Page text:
Justin Delgado is husband to Kacie Doyle-Delgado, diagnosed at age 11. After more than a decade together, he considers himself to be an expert carb counter and Dexcom inserter. He graduated with his Master of Science in Finance from the University of Utah in 2013 and has been working in commercial banking since then. He attended his first Friends for Life conference in 2015 and is looking forward to volunteering with the teens.
September 8, 2002
Question from Nova Scotia, Canada:
I have heard about a procedure which effectively cures people with diabetes. Part of a pancreas is donated to someone who has diabetes eliminating the need for insulin. Is this true? At what stage is this medical procedure at this time?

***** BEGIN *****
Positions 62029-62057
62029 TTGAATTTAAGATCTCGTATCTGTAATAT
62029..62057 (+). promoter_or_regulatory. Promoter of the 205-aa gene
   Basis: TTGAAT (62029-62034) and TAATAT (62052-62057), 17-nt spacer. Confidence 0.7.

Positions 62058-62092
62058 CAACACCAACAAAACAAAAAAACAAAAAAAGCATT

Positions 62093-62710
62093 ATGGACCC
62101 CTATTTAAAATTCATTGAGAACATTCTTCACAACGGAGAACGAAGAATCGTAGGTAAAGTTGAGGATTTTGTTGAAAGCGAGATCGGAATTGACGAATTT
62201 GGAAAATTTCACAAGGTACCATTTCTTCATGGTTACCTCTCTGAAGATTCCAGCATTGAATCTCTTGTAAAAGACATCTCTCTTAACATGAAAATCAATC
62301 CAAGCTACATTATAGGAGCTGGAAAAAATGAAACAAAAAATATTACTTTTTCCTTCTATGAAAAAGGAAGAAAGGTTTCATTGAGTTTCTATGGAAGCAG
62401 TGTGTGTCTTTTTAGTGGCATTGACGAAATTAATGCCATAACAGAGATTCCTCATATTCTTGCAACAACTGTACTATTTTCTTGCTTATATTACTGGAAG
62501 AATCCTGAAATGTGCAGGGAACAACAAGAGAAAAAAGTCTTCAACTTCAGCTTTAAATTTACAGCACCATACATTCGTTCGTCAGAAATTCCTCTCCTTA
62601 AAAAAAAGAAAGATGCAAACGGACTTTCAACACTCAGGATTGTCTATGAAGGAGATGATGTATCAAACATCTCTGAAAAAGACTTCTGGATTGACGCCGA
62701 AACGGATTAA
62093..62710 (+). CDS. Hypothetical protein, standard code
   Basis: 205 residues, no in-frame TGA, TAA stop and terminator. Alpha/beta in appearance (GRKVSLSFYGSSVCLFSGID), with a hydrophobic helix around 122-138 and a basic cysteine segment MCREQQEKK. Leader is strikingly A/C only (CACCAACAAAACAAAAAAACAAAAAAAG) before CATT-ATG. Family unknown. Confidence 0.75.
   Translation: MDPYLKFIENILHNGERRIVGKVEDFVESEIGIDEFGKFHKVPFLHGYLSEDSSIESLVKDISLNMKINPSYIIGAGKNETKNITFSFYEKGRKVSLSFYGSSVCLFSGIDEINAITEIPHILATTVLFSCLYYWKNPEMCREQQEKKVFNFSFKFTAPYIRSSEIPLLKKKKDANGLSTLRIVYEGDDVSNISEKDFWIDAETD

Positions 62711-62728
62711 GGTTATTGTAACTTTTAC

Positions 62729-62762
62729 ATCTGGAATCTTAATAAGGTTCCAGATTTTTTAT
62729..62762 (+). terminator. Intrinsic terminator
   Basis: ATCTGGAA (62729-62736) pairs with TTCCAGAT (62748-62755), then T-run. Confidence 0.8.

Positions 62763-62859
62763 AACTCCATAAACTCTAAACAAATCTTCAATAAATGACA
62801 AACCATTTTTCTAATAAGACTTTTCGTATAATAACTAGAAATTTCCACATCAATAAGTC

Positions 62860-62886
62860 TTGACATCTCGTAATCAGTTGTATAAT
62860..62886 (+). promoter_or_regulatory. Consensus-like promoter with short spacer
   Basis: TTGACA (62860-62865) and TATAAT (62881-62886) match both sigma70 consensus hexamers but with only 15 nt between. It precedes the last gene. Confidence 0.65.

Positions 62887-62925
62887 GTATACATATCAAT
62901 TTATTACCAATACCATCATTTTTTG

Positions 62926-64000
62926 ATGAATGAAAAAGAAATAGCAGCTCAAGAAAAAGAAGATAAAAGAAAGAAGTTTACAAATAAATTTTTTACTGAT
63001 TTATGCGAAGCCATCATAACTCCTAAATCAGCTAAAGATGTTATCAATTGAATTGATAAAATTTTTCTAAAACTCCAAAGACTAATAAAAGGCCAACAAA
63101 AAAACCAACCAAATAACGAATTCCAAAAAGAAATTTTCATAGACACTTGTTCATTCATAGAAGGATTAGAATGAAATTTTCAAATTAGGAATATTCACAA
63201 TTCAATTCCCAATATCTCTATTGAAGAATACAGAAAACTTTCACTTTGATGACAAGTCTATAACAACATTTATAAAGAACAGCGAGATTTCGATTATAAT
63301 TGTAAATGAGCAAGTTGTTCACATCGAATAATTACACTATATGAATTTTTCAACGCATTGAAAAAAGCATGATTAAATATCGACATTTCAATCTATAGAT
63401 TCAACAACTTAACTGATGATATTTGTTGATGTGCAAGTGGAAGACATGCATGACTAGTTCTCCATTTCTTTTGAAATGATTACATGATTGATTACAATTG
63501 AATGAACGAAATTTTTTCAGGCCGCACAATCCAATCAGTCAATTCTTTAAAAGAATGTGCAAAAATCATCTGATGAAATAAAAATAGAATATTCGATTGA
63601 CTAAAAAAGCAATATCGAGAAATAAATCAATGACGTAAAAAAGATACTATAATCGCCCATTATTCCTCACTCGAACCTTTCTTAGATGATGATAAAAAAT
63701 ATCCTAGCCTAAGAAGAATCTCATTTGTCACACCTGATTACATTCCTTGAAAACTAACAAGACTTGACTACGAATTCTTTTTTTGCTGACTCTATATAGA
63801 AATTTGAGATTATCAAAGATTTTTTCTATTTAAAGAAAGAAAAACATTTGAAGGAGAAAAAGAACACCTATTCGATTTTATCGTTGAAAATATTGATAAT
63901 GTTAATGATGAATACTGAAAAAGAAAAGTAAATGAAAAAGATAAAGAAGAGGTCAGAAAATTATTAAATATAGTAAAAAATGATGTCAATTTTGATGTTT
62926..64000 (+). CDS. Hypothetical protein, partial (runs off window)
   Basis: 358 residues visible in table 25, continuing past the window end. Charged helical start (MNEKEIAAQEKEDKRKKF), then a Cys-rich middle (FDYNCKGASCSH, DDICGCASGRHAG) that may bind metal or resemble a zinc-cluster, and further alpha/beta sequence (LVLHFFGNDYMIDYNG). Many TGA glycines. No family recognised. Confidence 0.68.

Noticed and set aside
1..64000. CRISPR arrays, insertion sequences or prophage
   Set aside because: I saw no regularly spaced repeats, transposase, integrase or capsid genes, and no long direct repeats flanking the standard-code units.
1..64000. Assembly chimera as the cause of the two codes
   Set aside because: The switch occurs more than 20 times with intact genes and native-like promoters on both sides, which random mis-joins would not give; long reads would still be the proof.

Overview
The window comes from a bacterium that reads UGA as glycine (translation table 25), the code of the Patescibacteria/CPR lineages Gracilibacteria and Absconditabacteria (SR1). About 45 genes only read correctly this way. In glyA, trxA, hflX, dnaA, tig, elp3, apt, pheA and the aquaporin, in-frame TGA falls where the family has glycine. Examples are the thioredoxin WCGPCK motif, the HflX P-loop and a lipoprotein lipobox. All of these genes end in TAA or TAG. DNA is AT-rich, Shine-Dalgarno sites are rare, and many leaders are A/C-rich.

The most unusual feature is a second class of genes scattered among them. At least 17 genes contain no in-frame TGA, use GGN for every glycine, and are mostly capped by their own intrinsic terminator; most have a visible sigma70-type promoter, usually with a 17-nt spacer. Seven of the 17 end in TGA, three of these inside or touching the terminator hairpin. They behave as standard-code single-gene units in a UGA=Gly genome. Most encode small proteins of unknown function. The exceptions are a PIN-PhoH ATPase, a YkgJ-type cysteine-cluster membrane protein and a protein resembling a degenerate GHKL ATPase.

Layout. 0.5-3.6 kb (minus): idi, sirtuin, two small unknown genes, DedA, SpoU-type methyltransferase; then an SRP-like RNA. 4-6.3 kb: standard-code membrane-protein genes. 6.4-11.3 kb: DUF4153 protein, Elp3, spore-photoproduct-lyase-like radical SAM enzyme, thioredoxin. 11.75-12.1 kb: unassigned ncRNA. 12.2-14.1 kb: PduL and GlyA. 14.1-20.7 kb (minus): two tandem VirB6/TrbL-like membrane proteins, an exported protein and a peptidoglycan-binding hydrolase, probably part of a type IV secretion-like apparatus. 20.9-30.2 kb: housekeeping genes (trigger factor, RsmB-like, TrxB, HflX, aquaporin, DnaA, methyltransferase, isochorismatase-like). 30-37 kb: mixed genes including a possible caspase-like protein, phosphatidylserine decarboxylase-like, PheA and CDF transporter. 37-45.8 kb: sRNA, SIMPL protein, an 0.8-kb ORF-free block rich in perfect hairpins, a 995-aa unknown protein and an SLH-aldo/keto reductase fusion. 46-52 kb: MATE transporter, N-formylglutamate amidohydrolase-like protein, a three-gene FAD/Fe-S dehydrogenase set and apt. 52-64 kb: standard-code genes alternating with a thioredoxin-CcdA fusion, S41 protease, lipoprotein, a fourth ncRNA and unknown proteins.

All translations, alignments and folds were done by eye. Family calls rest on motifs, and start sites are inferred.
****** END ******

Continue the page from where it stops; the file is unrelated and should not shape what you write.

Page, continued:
It’s called pancreas transplantation and another version is islet cell transplantation, Both are experimental, very expensive, and still require expensive and potentially dangerous immunosuppression drugs for life. Excellent recent progress has moved success rates near 80%, but it is too soon to know if this will last or what long term side effects of such potent medications may be.
Most such research takes place with adults who already have pretty severe complications of diabetes since this allows such adults to give informed consent and to have more likelihood of benefit than risks. Many researchers around the world are working diligently to improve such successes but medical science is expensive and slow to try to get correct answers that maximize such benefits and minimize or remove associated risks.
You should belong to one or several diabetes organizations that provide routine research updates (American Diabetes Association and Juvenile Diabetes Research Foundation).